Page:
In this article, I’ll tell you about table manners in Korea. First, I tell about basic elements of Korean food, Korean food culture and table etiquette.
I also share how Koreans think about food.
What are the basic elements of Korean food?
Koreans always eat rice (밥). With every meal, yes, including breakfast, but nowadays Koreans don’t just eat white rice (백미) because we think a lot about good nutrition and health. We eat rice with mixed grains (잡곡) or mixed with black rice (흑미). Basically, black rice is more nutritious than white rice and more delicious. It has the better consistency and richer flavor. When white rice is cooked with black rice (about 10%), the white rice turns purple.
Rice (밥), a soup (국) or stew (찌개), and kimchi (김치) are the basic elements for Korean food. Kimchi, Korean cabbage salad is made from cabbage, chili powder, fish sauce, garlic and onions and fermented.
If we have soup, we usually don’t need stew. Conversely, if we have a stew, we don’t need soup. The soup is usually clear and the stew is thick.
A bowl of soup is usually served individually, but a stew involves the whole family eating from the same pot. So the position of soup and stew on the table is also different. I’ll tell you about it later.
We eat not only the basic elements, of course, but also many different side dishes (반찬). Side dishes are usually served in small bowls, as they don’t need to be as large as the main course. In fact, kimchi is one of the side dishes, so you can’t eat kimchi as a main dish.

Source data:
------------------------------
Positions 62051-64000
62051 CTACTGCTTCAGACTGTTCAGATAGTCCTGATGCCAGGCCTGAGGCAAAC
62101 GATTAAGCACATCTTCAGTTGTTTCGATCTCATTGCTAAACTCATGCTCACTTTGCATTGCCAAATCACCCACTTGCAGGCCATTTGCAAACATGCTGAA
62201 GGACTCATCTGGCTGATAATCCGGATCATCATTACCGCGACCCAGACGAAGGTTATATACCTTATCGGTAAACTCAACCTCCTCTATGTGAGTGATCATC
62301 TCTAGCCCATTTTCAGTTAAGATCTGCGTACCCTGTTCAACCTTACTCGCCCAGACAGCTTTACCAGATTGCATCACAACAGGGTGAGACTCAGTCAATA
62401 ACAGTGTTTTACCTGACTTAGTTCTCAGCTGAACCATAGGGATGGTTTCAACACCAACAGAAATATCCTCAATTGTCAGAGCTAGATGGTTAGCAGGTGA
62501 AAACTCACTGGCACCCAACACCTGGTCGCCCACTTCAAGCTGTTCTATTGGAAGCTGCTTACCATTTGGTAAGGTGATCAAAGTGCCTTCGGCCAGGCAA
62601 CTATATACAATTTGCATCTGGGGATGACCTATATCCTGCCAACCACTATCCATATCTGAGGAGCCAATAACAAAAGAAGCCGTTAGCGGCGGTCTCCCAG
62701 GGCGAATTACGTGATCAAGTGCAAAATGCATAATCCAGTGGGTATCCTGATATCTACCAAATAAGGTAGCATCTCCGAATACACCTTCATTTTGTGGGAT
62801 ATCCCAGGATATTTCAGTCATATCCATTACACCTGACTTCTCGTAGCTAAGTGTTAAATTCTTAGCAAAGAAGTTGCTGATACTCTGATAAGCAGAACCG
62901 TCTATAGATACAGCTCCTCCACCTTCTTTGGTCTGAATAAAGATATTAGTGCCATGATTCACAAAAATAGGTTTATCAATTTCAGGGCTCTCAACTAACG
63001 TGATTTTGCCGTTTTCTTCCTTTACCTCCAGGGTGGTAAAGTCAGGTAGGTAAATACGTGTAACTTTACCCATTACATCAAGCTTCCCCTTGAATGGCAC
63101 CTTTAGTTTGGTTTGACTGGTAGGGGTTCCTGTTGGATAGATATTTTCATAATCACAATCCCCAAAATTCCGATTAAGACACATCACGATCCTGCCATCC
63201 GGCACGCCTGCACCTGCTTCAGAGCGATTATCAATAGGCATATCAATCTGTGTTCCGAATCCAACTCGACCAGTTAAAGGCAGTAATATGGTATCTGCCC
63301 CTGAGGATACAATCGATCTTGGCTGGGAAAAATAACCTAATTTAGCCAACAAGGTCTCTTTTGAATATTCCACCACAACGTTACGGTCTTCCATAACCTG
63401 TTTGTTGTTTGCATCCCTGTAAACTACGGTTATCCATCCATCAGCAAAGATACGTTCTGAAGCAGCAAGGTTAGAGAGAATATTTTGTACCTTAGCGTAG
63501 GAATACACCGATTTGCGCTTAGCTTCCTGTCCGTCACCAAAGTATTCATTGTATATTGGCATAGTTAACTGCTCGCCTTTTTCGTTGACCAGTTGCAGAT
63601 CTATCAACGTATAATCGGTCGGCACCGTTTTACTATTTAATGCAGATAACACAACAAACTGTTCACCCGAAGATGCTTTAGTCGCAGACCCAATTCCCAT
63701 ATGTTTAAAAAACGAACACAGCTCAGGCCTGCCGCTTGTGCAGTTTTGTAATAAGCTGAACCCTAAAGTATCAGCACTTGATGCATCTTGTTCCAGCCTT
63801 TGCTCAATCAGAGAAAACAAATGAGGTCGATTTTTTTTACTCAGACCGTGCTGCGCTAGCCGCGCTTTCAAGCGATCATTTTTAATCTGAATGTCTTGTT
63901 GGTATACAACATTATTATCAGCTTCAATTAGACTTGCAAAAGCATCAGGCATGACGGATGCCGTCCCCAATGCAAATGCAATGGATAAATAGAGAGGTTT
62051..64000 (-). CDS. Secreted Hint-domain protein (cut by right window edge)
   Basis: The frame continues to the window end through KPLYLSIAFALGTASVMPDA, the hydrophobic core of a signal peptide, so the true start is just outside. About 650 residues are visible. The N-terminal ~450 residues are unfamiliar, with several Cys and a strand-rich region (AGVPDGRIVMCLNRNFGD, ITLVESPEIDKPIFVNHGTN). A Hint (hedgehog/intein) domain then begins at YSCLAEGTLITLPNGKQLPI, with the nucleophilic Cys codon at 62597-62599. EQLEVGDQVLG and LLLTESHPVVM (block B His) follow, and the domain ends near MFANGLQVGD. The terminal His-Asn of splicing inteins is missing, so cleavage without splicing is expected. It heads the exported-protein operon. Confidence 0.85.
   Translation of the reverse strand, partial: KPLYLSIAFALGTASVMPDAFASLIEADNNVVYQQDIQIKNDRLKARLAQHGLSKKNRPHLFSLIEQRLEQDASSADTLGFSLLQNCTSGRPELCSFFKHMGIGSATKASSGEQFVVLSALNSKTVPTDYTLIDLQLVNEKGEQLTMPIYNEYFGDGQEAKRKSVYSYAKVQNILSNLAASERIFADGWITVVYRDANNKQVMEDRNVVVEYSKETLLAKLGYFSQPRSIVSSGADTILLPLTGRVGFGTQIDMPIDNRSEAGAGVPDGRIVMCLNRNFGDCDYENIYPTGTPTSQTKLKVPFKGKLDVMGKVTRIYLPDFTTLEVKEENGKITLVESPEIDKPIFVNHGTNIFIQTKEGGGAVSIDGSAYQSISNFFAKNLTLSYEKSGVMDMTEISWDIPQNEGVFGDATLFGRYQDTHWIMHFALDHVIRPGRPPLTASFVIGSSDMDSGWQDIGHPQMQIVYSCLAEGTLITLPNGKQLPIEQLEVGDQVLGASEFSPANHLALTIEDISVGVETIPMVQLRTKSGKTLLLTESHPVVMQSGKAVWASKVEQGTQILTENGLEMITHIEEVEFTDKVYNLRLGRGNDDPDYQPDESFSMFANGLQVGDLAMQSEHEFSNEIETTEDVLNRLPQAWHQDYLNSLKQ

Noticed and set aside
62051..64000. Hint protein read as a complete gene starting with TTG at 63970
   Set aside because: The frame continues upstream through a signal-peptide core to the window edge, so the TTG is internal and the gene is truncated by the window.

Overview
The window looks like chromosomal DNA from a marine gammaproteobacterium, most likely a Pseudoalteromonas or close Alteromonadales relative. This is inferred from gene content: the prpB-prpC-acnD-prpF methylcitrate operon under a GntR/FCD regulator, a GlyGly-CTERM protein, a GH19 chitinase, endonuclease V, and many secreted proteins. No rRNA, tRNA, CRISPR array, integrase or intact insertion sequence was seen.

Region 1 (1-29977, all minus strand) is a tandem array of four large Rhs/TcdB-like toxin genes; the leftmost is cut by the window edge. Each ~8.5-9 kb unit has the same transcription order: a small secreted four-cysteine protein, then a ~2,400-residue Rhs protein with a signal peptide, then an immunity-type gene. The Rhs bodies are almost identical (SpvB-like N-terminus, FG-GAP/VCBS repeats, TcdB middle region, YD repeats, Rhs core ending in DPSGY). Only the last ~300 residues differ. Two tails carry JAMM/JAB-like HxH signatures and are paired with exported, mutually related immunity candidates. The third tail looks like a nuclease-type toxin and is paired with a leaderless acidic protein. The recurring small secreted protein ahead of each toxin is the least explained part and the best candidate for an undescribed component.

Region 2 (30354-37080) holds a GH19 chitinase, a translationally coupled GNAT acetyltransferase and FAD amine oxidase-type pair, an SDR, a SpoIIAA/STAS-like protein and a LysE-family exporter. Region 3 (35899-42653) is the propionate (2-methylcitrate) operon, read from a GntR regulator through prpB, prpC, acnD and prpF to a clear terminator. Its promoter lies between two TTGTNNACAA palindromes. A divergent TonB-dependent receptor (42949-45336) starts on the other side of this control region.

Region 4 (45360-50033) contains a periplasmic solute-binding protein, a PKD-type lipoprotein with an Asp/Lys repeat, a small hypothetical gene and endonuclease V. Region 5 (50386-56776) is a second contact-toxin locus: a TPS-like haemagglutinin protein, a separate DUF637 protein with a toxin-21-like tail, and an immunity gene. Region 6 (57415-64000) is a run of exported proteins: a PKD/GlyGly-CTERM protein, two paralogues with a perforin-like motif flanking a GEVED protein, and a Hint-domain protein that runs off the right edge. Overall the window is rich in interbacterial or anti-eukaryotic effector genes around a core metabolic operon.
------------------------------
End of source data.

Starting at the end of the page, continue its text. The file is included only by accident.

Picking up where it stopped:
Anything can be a garnish. Side dishes are served on small plates or in bowls and, unlike rice and soup, are shared with other people.
At the moment we are thinking a lot about hygiene. When we eat at a restaurant with someone who is not family or a friend, we sometimes use a small personal plate of apjeobshi (앞접시) so we can eat separately.
The Korean table culture
Where should rice, soup, side dishes, etc. be placed on the table?
In Korean table culture, a smaller bowl of rice is placed on the left side and soup is placed on the right side of the rice. On the right side of the soup, place the cutlery (수저). The cutlery is a spoon (숟가락) and a couple of chopsticks (젓가락). The spoon should always be on the left side of the stick.
A bowl of rice and soup is eaten by one person, but a stew is shared with others, so it is placed in the middle. Side dishes are also placed in the middle so everyone can eat.
15 Rules of Korean Table Etiquette You Need to Know
- The most important rule when eating is that you should not pick up the cutlery before adults pick it up. That is, you may eat after the older people or the people who have a higher position have begun to eat.
- If you are eating with adults or older people , it is important to adjust your pace of eating to suit them. You are not to eat faster or slower than them.
- Eat rice, soup and stew with a spoon. Kimchi and other garnishes with the chopsticks.
- Do not hold the spoon and chopsticks in one hand.
- Do not use spoons and chopsticks with both hands at the same time.
- You must not put spoons and chopsticks on the side dishes during the meal.